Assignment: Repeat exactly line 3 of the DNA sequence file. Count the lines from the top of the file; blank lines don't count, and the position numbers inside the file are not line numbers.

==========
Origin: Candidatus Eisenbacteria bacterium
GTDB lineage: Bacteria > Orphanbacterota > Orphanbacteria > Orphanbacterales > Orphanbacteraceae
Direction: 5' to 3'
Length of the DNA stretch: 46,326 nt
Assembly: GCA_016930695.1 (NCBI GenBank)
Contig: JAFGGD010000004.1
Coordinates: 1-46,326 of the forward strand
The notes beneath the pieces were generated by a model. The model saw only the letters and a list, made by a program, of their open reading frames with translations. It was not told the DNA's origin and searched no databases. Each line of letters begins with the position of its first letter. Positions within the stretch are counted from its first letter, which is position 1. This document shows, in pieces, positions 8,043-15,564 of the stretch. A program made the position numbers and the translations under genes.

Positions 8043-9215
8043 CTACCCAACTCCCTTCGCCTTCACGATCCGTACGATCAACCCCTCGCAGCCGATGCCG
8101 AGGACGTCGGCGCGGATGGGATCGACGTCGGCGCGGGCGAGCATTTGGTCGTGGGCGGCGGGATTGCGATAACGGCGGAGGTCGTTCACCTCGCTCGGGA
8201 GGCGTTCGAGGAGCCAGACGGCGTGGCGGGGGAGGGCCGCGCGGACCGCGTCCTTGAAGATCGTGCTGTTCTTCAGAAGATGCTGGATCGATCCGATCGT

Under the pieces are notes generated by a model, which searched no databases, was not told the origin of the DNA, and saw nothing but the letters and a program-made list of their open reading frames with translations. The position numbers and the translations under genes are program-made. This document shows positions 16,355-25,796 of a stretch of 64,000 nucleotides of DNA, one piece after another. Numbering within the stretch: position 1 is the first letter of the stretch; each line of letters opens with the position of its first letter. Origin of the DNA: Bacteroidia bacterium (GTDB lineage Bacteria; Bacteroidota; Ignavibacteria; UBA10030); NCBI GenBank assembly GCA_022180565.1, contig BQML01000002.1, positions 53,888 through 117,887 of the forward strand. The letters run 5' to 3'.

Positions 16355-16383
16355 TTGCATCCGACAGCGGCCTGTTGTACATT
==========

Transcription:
Direction: 5' to 3'